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ATI trims loss amid comeback bid

The No. 2 graphics chipmaker records another steep loss but cuts its annual loss, as it looks for a payoff from a renewed effort to take on market leader Nvidia.

No. 2 graphics chipmaker ATI Technologies recorded another steep loss Wednesday, as the company looks for a payoff from a renewed effort to take on market leader Nvidia.

The company's loss for the fourth quarter, which ended Aug. 31, totaled $32.2 million, or 14 cents a share, compared with a loss of $11.6 million in the same quarter a year ago. For the 2002 fiscal year, the loss totaled $47.5 million, down from 2001's $54.2 million loss.

Fourth-quarter revenue came in at $239.5 million, up from $229.1 million a year ago. For the year, revenue was $1.02 billion, compared with $1.04 billion in 2001.

Excluding amortization of intangible assets and other charges, the company calculated a profit of $2.4 million, or a penny per share, for the fourth quarter, and $49.7 million, or 20 cents a share, for the year. On that basis, analysts polled by First Call expected a profit of 2 cents a share for the quarter and 21 cents a share for the year.

ATI said in a statement that it expected to boost profits by focusing purely on graphics chips, leaving other manufacturers to assemble the finished circuit boards that go into PCs.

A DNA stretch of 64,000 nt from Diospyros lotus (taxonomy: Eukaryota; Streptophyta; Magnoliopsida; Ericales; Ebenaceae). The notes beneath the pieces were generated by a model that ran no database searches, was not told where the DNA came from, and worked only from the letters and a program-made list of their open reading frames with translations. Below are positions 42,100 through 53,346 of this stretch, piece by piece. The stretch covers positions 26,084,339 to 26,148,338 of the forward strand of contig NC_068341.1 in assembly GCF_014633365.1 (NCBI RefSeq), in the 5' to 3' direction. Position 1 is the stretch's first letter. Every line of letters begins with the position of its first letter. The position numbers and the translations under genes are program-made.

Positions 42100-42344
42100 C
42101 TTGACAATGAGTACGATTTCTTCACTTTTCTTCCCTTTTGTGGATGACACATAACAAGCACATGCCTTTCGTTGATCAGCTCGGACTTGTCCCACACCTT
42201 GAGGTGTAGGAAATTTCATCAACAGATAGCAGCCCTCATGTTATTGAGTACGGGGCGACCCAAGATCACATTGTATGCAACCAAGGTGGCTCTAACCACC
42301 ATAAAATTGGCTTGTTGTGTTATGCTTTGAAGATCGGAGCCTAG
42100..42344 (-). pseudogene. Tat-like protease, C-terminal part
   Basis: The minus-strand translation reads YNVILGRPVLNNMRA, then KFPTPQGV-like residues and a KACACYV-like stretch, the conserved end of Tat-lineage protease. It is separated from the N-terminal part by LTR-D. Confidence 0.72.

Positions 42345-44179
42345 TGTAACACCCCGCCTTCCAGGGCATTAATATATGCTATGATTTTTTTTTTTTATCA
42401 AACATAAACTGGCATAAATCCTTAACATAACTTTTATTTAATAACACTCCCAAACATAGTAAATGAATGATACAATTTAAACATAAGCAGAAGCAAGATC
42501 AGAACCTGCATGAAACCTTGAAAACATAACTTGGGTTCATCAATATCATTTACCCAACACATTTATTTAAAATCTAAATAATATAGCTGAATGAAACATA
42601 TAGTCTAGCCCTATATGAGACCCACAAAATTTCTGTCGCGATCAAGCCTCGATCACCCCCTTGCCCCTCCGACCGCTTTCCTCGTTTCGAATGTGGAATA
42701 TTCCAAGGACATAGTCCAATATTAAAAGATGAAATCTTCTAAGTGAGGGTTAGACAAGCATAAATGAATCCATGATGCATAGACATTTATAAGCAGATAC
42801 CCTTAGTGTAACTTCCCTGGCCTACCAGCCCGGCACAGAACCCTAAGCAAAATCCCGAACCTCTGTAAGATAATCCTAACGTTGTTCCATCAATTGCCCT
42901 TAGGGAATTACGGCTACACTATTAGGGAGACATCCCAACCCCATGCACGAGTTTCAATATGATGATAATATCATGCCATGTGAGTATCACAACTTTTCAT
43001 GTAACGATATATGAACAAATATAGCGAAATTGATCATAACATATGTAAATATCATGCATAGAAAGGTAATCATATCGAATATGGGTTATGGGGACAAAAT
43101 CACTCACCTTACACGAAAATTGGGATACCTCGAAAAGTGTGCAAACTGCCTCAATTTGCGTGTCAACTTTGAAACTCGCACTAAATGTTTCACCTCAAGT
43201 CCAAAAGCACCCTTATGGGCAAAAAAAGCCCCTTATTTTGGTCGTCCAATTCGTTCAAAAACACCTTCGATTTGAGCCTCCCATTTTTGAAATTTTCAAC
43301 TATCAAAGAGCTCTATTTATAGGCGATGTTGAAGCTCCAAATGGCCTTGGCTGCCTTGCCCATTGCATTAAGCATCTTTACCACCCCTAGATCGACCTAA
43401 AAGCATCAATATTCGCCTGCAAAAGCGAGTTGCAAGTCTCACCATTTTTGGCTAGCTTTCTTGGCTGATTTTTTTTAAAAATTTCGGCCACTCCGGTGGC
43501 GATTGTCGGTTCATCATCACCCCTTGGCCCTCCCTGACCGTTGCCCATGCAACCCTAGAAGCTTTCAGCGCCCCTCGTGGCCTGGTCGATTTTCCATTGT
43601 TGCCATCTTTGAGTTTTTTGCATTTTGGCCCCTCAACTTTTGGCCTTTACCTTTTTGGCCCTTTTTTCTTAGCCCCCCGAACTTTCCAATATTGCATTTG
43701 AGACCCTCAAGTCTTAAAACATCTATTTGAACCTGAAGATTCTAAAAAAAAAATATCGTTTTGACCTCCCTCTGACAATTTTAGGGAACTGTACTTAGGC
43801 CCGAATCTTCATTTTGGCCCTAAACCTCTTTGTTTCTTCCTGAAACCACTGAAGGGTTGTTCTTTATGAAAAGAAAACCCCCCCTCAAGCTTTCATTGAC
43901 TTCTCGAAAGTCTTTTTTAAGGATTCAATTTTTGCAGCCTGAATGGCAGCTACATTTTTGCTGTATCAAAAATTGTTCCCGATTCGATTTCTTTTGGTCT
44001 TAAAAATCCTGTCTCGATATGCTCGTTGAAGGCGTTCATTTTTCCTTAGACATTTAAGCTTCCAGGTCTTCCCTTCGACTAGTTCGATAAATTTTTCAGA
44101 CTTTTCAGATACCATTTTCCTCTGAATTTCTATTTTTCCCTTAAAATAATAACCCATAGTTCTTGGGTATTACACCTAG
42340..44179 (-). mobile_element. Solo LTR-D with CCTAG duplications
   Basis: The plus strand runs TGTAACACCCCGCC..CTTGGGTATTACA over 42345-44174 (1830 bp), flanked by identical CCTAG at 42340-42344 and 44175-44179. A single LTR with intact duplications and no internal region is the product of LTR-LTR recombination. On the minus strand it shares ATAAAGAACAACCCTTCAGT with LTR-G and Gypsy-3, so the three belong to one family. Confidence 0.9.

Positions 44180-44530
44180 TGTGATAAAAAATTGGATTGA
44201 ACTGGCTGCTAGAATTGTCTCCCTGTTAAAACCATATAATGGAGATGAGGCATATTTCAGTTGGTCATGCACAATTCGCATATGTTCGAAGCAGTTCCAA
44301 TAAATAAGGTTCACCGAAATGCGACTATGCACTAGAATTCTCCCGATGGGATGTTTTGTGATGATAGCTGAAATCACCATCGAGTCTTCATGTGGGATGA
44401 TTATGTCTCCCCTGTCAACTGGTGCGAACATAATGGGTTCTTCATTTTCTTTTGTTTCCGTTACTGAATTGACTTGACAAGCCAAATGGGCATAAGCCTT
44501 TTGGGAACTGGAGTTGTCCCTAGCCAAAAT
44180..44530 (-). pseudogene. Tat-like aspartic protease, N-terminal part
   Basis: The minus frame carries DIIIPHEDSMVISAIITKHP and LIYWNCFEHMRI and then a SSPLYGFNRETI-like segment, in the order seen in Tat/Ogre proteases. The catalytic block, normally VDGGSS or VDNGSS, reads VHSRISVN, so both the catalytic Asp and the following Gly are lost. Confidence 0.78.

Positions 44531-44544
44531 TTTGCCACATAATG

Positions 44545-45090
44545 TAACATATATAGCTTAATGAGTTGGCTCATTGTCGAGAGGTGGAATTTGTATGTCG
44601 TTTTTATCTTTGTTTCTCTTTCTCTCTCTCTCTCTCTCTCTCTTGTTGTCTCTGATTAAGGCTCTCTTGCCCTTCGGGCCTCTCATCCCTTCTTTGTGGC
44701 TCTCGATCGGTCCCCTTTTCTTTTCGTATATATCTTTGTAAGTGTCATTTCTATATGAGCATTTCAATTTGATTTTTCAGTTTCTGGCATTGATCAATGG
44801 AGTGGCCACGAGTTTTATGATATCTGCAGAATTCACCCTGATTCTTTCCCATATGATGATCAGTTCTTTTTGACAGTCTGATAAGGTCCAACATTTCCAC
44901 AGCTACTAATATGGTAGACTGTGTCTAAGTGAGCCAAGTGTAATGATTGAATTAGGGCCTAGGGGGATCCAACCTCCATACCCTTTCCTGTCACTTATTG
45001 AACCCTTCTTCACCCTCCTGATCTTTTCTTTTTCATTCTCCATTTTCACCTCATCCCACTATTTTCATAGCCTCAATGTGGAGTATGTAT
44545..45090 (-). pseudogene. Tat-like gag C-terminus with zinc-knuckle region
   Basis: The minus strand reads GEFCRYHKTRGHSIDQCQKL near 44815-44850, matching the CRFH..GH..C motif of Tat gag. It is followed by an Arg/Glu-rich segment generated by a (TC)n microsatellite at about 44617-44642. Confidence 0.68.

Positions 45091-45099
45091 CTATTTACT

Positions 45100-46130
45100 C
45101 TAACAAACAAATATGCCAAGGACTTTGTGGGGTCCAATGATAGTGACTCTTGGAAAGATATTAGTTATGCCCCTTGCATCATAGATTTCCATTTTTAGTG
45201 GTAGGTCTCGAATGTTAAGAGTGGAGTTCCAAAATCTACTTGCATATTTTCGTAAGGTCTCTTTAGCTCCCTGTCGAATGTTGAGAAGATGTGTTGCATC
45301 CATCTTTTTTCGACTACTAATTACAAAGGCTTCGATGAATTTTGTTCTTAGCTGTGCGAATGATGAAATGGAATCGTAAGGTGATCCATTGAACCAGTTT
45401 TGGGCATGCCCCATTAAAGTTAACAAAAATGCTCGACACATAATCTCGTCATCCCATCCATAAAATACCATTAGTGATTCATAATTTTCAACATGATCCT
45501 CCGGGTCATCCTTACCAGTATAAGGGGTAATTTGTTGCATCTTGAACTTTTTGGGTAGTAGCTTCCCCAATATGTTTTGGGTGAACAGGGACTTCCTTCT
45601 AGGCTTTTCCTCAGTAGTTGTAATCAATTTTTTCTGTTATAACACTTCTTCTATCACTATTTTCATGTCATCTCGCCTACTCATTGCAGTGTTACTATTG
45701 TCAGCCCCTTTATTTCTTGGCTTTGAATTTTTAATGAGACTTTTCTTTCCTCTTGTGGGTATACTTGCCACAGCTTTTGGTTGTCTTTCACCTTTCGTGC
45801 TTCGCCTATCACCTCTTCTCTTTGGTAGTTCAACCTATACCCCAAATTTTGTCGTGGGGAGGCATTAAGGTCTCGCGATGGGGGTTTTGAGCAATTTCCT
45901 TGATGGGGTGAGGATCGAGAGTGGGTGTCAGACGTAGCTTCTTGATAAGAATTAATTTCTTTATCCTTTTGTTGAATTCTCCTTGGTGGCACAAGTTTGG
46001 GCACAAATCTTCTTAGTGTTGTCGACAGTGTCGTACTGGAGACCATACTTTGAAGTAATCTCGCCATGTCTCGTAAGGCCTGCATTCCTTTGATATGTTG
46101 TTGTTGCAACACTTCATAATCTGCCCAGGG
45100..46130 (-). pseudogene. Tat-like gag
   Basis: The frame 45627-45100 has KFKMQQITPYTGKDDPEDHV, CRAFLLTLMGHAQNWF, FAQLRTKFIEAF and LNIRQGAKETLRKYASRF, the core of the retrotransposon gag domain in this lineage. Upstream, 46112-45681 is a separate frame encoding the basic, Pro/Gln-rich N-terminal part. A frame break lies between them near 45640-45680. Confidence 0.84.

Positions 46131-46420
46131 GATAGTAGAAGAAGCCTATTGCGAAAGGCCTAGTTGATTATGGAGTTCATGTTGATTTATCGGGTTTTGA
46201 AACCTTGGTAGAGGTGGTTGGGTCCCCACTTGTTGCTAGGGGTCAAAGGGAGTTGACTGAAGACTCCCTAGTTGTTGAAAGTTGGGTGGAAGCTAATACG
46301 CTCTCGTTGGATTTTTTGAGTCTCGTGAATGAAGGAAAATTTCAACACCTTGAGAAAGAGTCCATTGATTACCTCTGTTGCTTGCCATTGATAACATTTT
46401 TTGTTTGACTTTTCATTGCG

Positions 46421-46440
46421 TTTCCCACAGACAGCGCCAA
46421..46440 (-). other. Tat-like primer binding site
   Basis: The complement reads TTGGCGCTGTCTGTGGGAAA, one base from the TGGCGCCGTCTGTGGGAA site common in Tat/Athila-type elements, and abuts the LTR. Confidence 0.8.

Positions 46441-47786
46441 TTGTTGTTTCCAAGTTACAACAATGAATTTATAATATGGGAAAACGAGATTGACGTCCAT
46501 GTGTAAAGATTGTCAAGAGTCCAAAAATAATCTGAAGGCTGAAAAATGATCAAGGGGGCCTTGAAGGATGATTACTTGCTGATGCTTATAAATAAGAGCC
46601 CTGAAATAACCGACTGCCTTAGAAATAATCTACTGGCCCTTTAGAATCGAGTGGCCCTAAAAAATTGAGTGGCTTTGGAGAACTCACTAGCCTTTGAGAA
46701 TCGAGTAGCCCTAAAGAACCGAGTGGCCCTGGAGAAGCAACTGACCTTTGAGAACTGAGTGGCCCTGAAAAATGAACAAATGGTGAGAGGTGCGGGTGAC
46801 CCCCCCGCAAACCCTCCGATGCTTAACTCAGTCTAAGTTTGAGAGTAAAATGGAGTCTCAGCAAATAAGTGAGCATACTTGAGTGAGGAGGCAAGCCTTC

"The transition of our business from a board to a chip model, while it had a constraining effect on our revenues for this fiscal year, has had a direct impact on improving margins and our profitability compared to last year," said Terry Nickerson, ATI's chief financial officer.

ATI, once the leader in a crowded graphics chip market, has trailed in market share the past several years as rival Nvidia put out faster products and helped drive competitors out of business.

ATI hopes to shift the balance, however, with its new Radeon 9000 and 9700 graphics chips, which boast significantly faster performance than competing Nvidia chips. While ATI has touted recent market share gains with the new chips, sales have still been hit by the sluggish overall PC market.

ATI executives blamed the disappointing numbers largely on a decline in revenue from graphics chips for notebook PCs, an ATI stronghold in recent years. A weak overall market and the need for ATI to price new products to compete with older products from competitors have kept profits down in the sector, ATI President David Orton said in a conference call with financial analysts.

"It's going to take a couple of quarters for us to get the mobile (profit) margins back where we need," Orton said. "The newer products are more margin-challenged."